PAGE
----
Responsible pet owners understand that spaying or neutering their dogs is important and has many medical and behavioral benefits. This surgical procedure prevents females from becoming pregnant and males from having too much testosterone. On top of that, the procedure can also prevent a few serious illnesses, which we’ll detail below.

In America, millions of homeless dogs populate and roam our neighborhoods. Sadly, countless of these adorable animals are euthanized due to overpopulation and lack of suitable homes every day. Let’s go over a few other reasons why spaying and neutering are important.

Are you looking to have your pet dog fixed? Contact Valley Animal Hospital to set up an appointment today!

When Should it be Done?

Like humans, your dog’s body changes with age. Our pet doctors recommend spaying and neutering around six months of age. Their recovery time is shorter if they’re young.


Spaying can prevent female dogs from experiencing serious health issues such as:

  • Mammary Tumors (breast cancer)
  • Ovarian Tumors
  • Cervical Tumors
  • Pyometra
  • Perianal Fistulas

Treating these diseases can be costly, and watching your furry loved one experiencing them is heartbreaking. Avoid this by having your female dog spayed. Spaying also ends the estrus cycle, commonly known as being in “heat”, which can last two to four weeks or so.


“Intact” (non-neutered) dogs tend to be more aggressive and dominating, unless these behaviors are learned or inherited. With so much built-up testosterone, your dog can also experience health problems. Testicular tumors occur in around 7% of intact males but are non-existent in neutered males. Other medical problems that intact males can face include:

  • Perianal fistulas
  • Prostate disorders
  • Issues with urination or bowel movements

Again, these treatments can be costly and emotionally difficult to deal with.

Helping Your Community

An overpopulation of dogs can be hard to deal with. How often have you driven through your neighborhood or city and seen a few strays wandering here and there? Although dogs can be very lovable animals, cities and municipalities have to control their numbers in some way. Tragically, like we mentioned above, many caught strays are euthanized if they’re unable to find a home. By spaying or neutering your dog, you’ll not only be giving them a healthy future, you’ll also be doing your part in controlling the pet population!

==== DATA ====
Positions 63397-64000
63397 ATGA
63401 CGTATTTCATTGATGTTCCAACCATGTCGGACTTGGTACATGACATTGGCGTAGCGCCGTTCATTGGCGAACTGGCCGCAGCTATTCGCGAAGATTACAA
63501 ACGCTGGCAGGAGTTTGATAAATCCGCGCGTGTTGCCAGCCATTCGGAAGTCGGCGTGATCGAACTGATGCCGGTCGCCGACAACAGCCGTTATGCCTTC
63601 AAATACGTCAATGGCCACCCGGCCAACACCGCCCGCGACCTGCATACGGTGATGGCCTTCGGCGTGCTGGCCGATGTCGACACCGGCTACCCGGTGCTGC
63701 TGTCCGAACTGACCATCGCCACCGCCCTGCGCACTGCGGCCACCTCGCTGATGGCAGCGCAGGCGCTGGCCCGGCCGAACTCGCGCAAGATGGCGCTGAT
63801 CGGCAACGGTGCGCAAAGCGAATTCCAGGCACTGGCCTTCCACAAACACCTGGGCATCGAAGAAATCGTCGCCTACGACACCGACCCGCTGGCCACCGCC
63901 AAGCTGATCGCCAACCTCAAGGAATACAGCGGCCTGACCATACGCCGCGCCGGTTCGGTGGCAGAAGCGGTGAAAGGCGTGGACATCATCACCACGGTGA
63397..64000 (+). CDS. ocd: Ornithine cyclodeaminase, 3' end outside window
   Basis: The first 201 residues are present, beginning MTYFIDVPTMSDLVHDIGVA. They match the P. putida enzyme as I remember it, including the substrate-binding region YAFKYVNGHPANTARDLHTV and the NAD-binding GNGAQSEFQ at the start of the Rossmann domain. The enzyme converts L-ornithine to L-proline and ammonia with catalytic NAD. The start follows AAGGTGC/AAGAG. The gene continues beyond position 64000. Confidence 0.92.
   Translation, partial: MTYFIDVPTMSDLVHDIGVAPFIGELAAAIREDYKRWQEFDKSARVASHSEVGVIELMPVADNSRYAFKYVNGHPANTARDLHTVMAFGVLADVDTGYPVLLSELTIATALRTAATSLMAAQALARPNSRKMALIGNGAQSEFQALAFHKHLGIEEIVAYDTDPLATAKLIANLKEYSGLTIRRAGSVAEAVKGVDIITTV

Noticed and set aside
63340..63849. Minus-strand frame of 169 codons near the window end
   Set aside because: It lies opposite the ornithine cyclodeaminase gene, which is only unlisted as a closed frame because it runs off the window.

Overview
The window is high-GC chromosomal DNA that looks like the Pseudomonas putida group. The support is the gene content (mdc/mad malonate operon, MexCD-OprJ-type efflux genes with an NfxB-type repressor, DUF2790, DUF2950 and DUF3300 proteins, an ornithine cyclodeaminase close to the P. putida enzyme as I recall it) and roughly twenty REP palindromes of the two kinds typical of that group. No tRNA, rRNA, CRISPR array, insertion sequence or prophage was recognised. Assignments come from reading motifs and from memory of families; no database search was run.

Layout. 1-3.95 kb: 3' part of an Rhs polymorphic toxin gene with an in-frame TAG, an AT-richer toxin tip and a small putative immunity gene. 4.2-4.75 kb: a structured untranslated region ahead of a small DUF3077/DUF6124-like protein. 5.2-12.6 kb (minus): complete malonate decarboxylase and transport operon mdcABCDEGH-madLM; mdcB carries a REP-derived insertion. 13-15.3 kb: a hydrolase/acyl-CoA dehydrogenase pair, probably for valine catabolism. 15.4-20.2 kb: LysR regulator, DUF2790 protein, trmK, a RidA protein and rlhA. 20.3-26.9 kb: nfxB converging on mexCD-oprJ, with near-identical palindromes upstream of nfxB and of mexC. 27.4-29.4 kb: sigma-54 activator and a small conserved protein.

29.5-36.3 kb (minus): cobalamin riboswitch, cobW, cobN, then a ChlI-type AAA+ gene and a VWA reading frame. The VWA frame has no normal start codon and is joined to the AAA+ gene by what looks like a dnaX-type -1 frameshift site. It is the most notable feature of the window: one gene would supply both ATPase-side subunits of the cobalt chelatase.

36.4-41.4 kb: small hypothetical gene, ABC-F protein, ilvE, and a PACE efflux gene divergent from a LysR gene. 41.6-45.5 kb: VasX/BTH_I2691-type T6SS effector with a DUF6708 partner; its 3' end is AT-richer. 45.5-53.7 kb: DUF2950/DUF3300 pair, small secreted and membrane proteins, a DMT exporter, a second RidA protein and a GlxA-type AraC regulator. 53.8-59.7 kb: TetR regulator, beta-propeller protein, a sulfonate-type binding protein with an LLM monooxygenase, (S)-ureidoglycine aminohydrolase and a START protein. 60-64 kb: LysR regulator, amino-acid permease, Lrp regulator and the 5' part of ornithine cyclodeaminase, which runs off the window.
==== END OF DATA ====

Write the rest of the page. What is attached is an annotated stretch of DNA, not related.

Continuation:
Schedule an Appointment

Our veterinarians at Valley Animal Hospital are fully aware of the health benefits that spaying and neutering can bring. If you have a dog that you feel would benefit from this procedure, then bring them by for a physical! Valley Animal Hospital is conveniently located in Pharr, next door to McAllen and easily accessible by our neighbors in San Juan and Alamo. We treat all of our clients’ pets like they’re our own, so know that your pup will be well taken care of and loved by us!

4 Responses to “A Few Facts You Should Know About Spaying or Neutering Your Pet Dog”

  1. Since non-neutered dogs can be more aggressive and dominant, you’d definitely want to do the procedure in order to calm them down and avoid other problems. This could help you be able to control your pet better so that they behave and don’t get into any fights or other problems. In order to keep them safe, you’d probably want to find a vet in your area so you can get the neutering done by a professional who is nearby, so you can get to them quickly and then be able to take your pet home quickly so they can be more comfortable.

  2. Rooshan Boon

    Spaying and neutering is important for your pet dog as gives your pet dog a longer and healthier life, control the overpopulation of dog and also give a less stressful environment. Generally spaying is usually performed when your pet female dog is at the age of six months and it is the process of removing the reproductive organs including the ovaries, Fallopian tubes and uterus where as neutering is usually performed at the age of 8 weeks and 6 months and it is the process of removing the testes of your pet male dog and it is also known as castration.

  3. Hannah Schroeder

    My brother gave me a pug named Byron for my birthday last week, and I’m worried that he’ll be aggressive toward my neighbor’s female dogs. I’m glad you said that neutering can reduce a dog’s dominance and aggression. If Byron lives up to his namesake, he’ll be very dominant, so I should probably get him neutered.

  4. Alexandria Martinez

    Recently, my fiance and I bought a puppy that we named Boomer and we were wondering if we should get him neutered. We don’t want Boomer to be an aggressive dog or have any medical issues. It is probably a good idea for him to be neutered sometime in the near future.

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